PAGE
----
What is the root cause of Western Canadian alienation?
Contrary to common arguments, it’s not because the rest of Canada fails to understand the West’s “distinct history, economy and society“, it’s not due to the National Energy Program or even (as my friend and colleague Angus Reid once noted) to the under-representation in our electoral system and public service outposts. David Kilgour may have been onto something when he laid some of the blame on the CBC, but not because it has failed to “reflect local needs and regional aspirations”.
No, my friends: after 16 years in Vancouver, I am now Western-alienated enough to reveal the truth: Western Canada is structurally disadvantaged by the challenges of conducting trans-continental, cross-time-zone media appearances.
These challenges were on my mind last week, when I participated in a panel on the CBC’s The National. It was a great conversation about digital marketing, and I was delighted to be invited to comment alongside the Globe & Mail’s Susan Krashinsky and Polar’s Kunal Gupta. But Kunal and Susan got to sit in the studio with host David Common, while I stared into a faceless camera in Vancouver with only audio feedback. Thanks to David’s excellent moderation and a camera operator who made damn sure I looked in the right direction, I was able to produce a reasonable facsimile of a person-to-person conversation. But I had to trick myself into imagining the camera was a human face — first, by imagining that my husband was surviving an untimely death by turning himself into an artificial intelligence with telepresence equipment, and then, when that made me too sad to smile, by imagining that he was on a 2-week space mission and had asked me to keep his telepresence device online so that he could interact with me and the kids.
I ask you: how is a crazy woman talking to her imaginary space-traveling husband supposed to compete for air time with live, in-studio panelists? This is the kind of challenge we Westerners have to contend with all the time. (And yes, we all handle it by picturing our spouses in space. Every single one of us.)
Radio is no better. I have lost track of the number of times I’ve participated in radio panels at times when my fellow panelists were well into their work day, or at least their waking hours, whereas for me it was the middle of the night. I haven’t lost track because I’ve done it so many times; I’ve lost track because I don’t remember much of anything that happens at 4 in the morning, unless it’s a steamy dream about Paul Rudd. But I can tell you from hearing the audio replays that while I can be reasonably articulate while still in my pajamas, I can’t kick Eastern Canadian intellectual butt the way I would after a couple of cups of coffee.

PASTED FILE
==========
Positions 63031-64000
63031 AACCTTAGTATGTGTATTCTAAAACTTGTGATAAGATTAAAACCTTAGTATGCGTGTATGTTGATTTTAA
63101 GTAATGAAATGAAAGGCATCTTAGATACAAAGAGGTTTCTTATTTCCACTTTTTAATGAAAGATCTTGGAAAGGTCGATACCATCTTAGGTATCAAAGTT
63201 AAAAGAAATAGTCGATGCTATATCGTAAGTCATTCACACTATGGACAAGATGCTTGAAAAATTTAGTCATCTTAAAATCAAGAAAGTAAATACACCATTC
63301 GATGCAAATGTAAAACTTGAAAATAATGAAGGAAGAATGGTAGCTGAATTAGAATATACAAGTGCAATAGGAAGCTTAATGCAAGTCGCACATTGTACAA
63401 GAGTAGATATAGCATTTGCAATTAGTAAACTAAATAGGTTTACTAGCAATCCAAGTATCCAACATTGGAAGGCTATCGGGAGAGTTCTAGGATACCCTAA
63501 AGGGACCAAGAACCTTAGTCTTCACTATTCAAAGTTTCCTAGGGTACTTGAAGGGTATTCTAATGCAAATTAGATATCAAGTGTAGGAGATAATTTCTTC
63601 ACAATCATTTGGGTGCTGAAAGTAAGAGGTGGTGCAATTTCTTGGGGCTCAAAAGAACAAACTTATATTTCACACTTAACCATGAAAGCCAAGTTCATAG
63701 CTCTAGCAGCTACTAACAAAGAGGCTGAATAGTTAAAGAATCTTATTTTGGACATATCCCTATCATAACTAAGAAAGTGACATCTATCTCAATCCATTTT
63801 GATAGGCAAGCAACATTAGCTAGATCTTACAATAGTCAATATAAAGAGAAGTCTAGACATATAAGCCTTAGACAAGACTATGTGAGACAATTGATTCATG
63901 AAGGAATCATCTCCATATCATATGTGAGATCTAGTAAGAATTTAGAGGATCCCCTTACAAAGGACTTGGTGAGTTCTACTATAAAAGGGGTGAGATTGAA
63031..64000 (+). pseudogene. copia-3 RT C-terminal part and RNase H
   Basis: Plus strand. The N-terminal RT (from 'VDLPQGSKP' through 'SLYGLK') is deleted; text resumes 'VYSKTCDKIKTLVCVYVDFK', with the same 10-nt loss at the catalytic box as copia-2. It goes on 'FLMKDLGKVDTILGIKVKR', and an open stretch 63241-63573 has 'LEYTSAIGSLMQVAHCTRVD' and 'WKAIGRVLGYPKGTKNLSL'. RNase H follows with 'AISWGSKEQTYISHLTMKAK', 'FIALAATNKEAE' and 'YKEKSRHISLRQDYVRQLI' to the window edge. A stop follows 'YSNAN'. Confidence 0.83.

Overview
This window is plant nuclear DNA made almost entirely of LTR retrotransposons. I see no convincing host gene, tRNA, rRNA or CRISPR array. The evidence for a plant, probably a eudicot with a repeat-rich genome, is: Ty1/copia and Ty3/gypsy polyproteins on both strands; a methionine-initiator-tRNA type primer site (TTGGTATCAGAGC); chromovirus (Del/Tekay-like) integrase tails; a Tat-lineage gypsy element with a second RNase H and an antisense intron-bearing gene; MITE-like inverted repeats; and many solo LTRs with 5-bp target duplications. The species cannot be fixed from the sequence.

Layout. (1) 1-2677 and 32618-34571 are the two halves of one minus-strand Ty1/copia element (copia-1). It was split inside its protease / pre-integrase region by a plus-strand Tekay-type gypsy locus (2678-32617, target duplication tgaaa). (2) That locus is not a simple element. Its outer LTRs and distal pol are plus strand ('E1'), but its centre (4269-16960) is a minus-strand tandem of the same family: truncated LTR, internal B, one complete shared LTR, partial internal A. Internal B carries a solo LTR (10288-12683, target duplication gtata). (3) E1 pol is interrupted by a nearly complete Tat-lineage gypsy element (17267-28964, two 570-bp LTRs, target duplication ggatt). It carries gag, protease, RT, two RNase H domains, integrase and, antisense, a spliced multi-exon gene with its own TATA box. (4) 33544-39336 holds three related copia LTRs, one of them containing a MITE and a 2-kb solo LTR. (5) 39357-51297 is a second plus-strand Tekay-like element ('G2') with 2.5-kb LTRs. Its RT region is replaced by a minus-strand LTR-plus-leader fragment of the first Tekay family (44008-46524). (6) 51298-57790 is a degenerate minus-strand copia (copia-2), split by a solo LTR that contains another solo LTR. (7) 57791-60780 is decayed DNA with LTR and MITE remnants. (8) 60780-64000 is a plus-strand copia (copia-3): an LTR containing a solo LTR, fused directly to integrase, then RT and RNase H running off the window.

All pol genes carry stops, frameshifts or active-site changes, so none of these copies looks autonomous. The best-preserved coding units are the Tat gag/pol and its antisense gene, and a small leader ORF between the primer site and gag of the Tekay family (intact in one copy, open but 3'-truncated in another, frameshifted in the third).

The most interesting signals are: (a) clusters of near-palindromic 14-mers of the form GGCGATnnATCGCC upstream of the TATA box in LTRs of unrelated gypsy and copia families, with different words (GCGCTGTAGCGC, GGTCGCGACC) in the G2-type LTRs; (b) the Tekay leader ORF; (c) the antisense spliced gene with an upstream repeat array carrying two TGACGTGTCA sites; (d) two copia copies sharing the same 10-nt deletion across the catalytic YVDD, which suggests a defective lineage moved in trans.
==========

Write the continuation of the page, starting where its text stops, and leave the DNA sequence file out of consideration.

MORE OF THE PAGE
Even print appearances aren’t immune to the Western disadvantage. In an effort to accommodate reporters on EST deadlines, I’ve done media interviews while eating breakfast, while driving my kids to school, and worst of all, while getting dressed. (Now you know why people in Toronto dress better: they aren’t talking to reporters while picking out their outfits.)
Don’t get me wrong. I appreciate media opportunities that come my way, even if the timing means I’m 30% worse-dressed and 50% stupider than I would be in an in-person interview at a normal time. What I just want central Canadians to understand — speaking as someone who grew up in Toronto, and didn’t understand what Westerners were whining about — is that Westerners are not as whiny or stupid as we seem. If we’re whiny, it may be because you’re catching us before we’ve woken up, and if we seem stupid or disoriented, maybe it’s because we’re not sure where to look when someone is talking in our right ear but appearing on a screen to our left.
So that’s it, folks. It’s only taken 16 years for me to become an Officially Alienated Western Canadian. I’m available to discuss this topic anytime via TV, radio or print…but if you want to hear the best take, please call after 9 am Pacific.